Online Learning Resources

A flexible and convenient alternative to taking face-to-face courses.

Athens Technical College’s Online Learning courses include Blended (BL), Online Synchronous (OS), Online Asynchronous (OA), and eCampus (ECP) courses. With these options, students take an active role in their learning to ensure a successful experience.

Online learning courses at ATC are:

Taught by college faculty.

Have the same course content, student learning outcomes, grading policy, and learning criteria as face-to-face courses.

Allow students to interact with the instructor and other students through our online learning management system Blackboard.

Online Learning Requirements

Students wanting to take online learning courses should complete an Online Learning Orientation before meeting with an advisor and registering for classes.

Online learning courses use the internet for course delivery.  Visit the Technology Requirements section below for more information regarding software and hardware requirements.

Students can register for online learning courses through BannerWeb .  College advisors can help answer questions about course registration.

Technology Requirements

All courses taught at Athens Technical College use Blackboard as our digital Learning Management System (LMS). Depending on the course type, some classes will utilize Blackboard more than others will. Instructors of all courses post grades in Blackboard, regardless of class type. The types of classes offered are On Campus (OC), Blended (BL), Online Synchronous (OS), and Online Asynchronous (OA), and eCampus (ECP).

Students who take blended, online, and eCampus courses must have consistent access to a computer and reliable internet access. There are specific computer software, Internet browser, and hardware requirements associated with online learning at Athens Technical College.

  • Online Learners must have daily access to a computer.
  • The computer’s operating system must be supported by the manufacturer and all security updates installed.
  • Reliable access to the internet
  • Google Chrome or Firefox internet browser (Do not use AOL’s web browser to access online courses)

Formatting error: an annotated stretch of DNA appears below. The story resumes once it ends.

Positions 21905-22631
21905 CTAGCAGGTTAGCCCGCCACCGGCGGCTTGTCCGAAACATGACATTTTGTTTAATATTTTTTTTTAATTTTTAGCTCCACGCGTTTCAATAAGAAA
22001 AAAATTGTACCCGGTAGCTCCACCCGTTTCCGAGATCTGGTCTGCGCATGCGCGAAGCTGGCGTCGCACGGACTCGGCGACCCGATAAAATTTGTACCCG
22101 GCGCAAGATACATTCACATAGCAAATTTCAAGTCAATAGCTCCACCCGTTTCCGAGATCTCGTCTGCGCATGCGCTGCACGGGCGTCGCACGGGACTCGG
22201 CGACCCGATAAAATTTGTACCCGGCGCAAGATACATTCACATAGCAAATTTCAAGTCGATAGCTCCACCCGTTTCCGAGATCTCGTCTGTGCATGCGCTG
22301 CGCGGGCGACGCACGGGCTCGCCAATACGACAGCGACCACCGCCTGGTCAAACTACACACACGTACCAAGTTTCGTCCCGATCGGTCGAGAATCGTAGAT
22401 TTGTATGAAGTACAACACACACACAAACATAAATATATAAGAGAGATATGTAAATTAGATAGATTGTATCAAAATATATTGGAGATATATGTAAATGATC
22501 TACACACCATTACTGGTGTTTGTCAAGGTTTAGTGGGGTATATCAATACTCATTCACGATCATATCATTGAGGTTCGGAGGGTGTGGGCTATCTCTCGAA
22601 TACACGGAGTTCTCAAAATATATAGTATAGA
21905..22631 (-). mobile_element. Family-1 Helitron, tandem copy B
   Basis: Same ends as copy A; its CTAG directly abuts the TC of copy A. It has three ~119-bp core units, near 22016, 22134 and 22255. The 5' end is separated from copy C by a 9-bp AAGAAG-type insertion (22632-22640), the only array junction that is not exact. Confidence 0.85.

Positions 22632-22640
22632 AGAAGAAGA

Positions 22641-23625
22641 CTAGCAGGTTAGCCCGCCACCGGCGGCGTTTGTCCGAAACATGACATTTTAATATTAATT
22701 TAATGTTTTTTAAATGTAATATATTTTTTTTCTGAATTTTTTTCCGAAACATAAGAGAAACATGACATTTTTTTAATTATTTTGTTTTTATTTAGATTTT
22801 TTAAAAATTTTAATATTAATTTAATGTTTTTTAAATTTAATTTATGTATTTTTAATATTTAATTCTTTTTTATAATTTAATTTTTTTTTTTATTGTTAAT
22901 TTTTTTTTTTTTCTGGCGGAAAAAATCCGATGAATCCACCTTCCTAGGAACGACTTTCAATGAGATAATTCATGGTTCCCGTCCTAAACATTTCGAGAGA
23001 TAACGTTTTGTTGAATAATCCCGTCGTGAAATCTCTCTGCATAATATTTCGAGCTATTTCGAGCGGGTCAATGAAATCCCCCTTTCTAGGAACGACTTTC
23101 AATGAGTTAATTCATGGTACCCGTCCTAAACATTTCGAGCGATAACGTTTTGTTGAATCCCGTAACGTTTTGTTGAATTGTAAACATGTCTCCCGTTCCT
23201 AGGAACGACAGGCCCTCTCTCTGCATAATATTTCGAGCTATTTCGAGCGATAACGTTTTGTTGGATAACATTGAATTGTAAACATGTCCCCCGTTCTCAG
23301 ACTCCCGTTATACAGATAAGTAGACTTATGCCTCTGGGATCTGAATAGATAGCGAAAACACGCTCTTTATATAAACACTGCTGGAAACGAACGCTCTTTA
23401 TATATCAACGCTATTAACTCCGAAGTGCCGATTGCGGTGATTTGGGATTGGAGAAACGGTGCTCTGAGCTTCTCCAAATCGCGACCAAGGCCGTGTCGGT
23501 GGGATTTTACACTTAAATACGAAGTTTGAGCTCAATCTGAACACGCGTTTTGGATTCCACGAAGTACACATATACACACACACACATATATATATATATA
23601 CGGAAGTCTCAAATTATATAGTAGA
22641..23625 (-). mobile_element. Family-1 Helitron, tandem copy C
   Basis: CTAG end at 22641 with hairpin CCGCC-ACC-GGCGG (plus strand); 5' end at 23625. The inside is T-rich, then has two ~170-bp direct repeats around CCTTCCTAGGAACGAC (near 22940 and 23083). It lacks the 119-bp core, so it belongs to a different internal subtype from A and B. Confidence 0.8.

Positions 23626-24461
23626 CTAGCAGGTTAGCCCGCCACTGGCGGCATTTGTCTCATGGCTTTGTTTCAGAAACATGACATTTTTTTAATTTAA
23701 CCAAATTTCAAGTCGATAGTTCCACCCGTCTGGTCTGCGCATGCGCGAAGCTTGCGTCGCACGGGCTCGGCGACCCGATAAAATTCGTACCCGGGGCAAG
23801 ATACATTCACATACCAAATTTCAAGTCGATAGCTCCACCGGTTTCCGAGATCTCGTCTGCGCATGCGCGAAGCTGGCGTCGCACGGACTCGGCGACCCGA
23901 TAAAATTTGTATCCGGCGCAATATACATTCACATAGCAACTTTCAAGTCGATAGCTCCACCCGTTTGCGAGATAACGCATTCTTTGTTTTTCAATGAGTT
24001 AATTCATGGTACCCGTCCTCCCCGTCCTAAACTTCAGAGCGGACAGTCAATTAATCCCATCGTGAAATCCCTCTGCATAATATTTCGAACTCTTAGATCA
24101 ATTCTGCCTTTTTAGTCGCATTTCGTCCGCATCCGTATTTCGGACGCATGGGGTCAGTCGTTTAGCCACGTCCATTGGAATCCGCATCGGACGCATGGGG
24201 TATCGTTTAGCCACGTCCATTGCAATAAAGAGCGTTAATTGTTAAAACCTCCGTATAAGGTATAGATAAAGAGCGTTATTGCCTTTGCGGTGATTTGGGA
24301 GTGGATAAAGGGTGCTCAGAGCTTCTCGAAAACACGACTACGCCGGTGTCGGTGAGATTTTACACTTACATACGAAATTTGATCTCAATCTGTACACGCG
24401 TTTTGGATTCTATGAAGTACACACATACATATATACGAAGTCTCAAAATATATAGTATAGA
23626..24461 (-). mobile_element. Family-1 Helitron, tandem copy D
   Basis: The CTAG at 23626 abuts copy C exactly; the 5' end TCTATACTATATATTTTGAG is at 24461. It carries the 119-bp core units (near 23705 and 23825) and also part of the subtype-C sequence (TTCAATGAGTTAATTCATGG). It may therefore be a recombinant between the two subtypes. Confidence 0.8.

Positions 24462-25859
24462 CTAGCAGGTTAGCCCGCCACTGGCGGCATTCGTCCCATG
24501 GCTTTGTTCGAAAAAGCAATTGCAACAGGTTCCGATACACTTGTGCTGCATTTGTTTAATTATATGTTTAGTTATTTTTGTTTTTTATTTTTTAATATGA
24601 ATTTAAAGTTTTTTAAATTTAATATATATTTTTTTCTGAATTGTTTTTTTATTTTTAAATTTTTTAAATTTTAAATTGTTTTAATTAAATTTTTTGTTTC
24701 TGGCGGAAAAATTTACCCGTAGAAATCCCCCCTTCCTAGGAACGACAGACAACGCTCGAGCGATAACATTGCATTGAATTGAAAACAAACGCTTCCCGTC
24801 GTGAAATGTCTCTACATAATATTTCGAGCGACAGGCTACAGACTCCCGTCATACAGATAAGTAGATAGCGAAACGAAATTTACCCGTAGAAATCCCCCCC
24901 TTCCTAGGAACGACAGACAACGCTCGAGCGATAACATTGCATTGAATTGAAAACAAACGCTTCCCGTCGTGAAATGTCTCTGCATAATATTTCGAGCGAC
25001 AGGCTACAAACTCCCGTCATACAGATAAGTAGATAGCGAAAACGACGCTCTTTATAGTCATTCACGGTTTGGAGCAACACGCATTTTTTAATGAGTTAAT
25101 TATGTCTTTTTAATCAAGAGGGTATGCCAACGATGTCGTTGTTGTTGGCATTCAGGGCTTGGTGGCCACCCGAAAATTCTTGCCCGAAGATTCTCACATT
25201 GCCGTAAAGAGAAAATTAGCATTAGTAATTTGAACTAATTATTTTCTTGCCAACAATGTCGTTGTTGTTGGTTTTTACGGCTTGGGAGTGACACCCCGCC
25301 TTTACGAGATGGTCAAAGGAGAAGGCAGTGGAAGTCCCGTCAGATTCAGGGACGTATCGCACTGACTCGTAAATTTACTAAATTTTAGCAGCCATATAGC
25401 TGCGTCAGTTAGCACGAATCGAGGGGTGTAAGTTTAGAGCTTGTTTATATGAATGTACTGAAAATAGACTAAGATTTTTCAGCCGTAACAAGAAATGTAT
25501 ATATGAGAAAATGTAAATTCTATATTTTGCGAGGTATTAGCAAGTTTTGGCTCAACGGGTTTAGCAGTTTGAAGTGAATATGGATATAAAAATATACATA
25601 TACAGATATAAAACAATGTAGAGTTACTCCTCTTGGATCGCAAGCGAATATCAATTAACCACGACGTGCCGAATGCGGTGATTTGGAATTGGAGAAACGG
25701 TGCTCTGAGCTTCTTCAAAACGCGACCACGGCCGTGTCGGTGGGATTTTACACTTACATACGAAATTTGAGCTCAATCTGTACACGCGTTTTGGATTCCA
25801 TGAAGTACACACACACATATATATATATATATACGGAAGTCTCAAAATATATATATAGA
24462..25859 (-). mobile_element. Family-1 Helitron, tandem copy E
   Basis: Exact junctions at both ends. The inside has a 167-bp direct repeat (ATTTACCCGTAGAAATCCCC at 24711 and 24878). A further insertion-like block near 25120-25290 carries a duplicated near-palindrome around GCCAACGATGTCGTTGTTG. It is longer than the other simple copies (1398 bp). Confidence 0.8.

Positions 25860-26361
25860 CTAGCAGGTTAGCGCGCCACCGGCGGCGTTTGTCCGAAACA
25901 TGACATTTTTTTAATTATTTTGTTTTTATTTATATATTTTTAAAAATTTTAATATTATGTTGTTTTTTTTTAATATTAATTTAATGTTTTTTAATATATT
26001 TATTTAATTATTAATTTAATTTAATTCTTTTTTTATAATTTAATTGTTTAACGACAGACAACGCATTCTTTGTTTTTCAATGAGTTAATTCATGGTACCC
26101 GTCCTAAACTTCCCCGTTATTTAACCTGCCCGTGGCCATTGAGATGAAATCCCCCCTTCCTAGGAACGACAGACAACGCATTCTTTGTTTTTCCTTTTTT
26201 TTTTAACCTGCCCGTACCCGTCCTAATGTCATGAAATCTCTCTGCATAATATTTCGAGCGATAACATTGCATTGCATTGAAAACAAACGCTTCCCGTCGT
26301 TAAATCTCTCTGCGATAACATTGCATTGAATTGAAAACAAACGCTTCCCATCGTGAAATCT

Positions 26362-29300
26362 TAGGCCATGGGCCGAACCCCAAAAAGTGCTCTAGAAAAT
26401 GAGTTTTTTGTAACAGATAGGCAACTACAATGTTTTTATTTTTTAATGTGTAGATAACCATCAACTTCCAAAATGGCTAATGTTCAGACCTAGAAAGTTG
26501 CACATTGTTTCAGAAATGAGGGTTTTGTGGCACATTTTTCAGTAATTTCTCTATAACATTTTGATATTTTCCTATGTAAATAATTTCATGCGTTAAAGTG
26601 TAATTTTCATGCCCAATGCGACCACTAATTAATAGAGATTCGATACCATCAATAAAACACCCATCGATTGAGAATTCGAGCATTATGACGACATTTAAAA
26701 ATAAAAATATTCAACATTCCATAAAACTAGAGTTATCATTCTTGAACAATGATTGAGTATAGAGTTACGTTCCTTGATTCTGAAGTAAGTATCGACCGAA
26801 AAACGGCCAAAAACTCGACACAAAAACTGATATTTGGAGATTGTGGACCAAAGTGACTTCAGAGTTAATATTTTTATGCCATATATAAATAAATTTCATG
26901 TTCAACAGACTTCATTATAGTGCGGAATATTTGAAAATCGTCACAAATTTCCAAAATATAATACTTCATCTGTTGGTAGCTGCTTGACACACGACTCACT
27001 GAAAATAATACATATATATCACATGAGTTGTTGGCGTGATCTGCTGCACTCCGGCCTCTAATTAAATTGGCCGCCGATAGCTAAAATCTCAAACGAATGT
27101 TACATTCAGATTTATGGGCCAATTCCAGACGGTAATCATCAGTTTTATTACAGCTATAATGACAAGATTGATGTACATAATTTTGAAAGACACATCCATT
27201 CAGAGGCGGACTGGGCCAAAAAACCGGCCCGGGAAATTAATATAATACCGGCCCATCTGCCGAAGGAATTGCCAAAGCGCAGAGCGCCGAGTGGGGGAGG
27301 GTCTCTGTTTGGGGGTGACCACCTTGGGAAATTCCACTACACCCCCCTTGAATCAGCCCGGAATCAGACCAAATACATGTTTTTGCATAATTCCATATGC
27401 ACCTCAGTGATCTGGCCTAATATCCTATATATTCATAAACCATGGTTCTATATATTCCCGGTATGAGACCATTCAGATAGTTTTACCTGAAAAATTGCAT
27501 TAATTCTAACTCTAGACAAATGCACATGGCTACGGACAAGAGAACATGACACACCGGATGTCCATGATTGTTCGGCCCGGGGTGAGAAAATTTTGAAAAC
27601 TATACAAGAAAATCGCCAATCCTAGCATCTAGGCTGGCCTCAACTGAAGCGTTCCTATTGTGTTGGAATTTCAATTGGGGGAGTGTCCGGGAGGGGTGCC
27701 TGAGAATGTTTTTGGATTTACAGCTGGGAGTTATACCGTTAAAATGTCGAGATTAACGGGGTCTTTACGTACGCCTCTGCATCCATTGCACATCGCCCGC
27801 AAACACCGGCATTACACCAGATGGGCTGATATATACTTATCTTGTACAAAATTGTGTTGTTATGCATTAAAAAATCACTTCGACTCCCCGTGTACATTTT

• Microsoft Office applications (available to all students through Office 365)
  • Some courses require specific software that is not required by all courses. You are responsible for obtaining and installing any supplemental software required for your course. Contact your instructor for specific requirements.
  • Some courses use books that require an Access Key. This Access Key is ONLY available with new books. It is your responsibility to check with the instructor of your online course to determine if the course requires an Access Key. Please do this before you purchase books.

Proctored Event Policy All online and eCampus courses are required to have at least one proctored activity during the semester.  Proctored activities are required learning events for which the student must appear in person and present photo ID, such as a driver’s license or College issued ID, to complete the activity as directed by the instructor. Some instructors may require students to download and use Respondus LockDown Browser to complete the proctored assignment.  There is no cost to the student for using Respondus LockDown Browser.  In special circumstances, students may complete the proctored activity at an alternate site with the approval of the instructor and/or division dean.  Third-party proctors may charge a fee and are the responsibility of the student.  For more information, please review our Distance Education Proctor Policy.

If you have any questions regarding Online Learning, please submit a Support Request .

Technical Support

If you are experiencing technical difficulties with the learning management system (Blackboard), for your course(s), please follow the three steps below:

Make sure:

  •  your computer meets the software/hardware requirements listed above
  • your browser has pop-ups enabled
  • you have all media downloads

If you are still having trouble accessing areas of your Blackboard course, contact your instructor.

If your computer meets requirements and your instructor can’t help

If your computer meets all requirements and your instructor has not been able to solve your technical support issues, submit a support request . You will receive a response within 24 hours on class days.